Soul Children of Chicago, all heart and soul

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The Soul Children of Chicago perform at an international faith conference at Living Word Christian Center in Forest Park on September 12, 2013. (Chris Sweda, Chicago Tribune)

The group's 2010 report to the IRS listed about $200,000 each in income and expenses, and Whitman says the budget is above $300,000 now. But he wants to get to $1 million, a place where the fees the group commands are higher, and finding travel money is less stressful. 

Financially, "we're O.K.," he says. "We're not great, but we're O.K. I want to move into this place where this is great."

But for all the importance of the worldly, spirituality remains at the essence of the group, as well. "I just love how we worship and how it's connected to God," says singer Kyshawn Carpenter, 14, of the South Side. "And it's just a release to mesh with the other people."

Church time

Before they take the stage at the International Faith Conference of Bill Winston Ministries and the Living Word Christian Center, which own and occupy the back half, roughly, of Forest Park Plaza; before they sit in rows with bibles open in front of them just ahead of entering the sanctuary; before they deliver a performance that takes the group back to its roots, with Whitman becoming more preacher than leader and primary vocalist; before all of that, the Soul Children rehearse with Whitman in a back room. 

There is some singing, tightening things up, warming up the vocal cords, making sure the new members are up to snuff. Then he delivers the devotion, a regular, pre-singing ritual — but this is an extraordinary performance, part pep talk, part call-and-response psalm reading and interpretation, part group therapy. A taste of it:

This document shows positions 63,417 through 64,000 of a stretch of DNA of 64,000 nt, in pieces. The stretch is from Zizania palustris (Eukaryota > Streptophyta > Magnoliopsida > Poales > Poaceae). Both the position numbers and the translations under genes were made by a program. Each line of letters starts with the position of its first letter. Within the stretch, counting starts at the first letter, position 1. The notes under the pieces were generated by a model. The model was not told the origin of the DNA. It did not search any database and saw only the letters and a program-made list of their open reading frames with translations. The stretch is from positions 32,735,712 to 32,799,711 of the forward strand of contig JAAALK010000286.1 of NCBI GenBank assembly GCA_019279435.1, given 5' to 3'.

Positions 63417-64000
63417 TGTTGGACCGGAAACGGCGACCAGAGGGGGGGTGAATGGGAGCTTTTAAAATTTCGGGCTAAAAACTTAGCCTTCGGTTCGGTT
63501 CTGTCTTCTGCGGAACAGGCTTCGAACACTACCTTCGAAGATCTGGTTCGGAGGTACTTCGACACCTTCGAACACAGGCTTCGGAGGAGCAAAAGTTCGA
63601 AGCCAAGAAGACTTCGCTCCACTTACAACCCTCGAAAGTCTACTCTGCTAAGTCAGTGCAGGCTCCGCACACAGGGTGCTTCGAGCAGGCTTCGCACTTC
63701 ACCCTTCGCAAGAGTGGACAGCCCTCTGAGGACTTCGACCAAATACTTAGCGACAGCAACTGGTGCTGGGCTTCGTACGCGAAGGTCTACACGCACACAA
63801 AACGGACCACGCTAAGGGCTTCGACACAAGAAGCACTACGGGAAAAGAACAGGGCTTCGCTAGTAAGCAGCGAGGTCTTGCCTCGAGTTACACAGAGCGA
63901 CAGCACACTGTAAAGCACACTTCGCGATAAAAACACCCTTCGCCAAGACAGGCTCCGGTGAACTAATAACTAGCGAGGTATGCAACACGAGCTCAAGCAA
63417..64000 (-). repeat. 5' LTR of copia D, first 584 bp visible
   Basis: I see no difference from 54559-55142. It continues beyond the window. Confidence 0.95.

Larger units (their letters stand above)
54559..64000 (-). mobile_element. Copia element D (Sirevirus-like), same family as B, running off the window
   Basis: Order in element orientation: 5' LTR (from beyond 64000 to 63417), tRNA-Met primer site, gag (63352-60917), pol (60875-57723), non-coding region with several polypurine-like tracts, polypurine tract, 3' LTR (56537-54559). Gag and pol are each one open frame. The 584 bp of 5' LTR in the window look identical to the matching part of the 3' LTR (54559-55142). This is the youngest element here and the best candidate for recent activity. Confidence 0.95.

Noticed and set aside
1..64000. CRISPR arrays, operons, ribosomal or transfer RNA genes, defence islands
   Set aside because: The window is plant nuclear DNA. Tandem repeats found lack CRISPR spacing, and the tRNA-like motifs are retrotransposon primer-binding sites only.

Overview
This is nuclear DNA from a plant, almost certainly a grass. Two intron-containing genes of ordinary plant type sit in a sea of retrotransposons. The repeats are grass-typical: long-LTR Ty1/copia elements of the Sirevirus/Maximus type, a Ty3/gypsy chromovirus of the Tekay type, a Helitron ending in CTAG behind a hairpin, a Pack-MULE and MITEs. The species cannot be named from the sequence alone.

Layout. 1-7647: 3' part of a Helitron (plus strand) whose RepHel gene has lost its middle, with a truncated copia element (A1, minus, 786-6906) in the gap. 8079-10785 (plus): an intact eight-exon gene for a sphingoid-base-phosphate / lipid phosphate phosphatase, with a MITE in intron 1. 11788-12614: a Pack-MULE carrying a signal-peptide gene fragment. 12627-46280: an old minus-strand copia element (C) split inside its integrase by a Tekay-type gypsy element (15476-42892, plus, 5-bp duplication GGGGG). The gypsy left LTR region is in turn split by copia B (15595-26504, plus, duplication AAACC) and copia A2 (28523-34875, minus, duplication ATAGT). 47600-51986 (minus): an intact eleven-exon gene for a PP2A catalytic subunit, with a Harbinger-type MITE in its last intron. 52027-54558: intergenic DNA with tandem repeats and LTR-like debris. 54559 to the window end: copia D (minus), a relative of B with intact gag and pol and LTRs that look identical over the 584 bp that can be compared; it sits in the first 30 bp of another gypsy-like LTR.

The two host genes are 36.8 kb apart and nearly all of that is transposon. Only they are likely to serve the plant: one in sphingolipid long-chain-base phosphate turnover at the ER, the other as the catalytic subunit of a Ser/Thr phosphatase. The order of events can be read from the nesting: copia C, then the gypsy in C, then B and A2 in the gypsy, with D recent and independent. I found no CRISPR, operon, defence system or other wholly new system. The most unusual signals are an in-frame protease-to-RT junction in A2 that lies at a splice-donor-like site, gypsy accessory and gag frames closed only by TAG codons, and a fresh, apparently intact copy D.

"Listen to yourself impacting nations. Every time you say 'holy' something has to happen. I want to see that angels have to bow down. Don't come in here with no kind of attitude, no kind of drama. Your facial expression, your whole countenance in the presence of God, has to be right. There is a certain way that you operate. Look at somebody and smile at them. Repeat after me: 'God be merciful to us. Bless us.' This ain't no little small thing. Pastor Winston has choirs. He don't need you. He can call anybody. He don't need kids. So don't you get caught up in yourself. Everybody stay focused. That means do not allow distraction to take you off your post. That means everybody is in sync. So that means nobody messes up. Nobody. Stop right there. Stop right there. Y'all look at each other and smile. I'm still looking at some of your all pitiful faces. There's more in you than you realize. I want it to be so that when you walk in the door, they will feel your presence."

And then, before they leave the room, one of the last things Whitman tells his young charges is this:  

"One more time. One more time. One more time. I don't care about you all getting tired." 

sajohnson@tribune.com Twitter @StevenKJohnson

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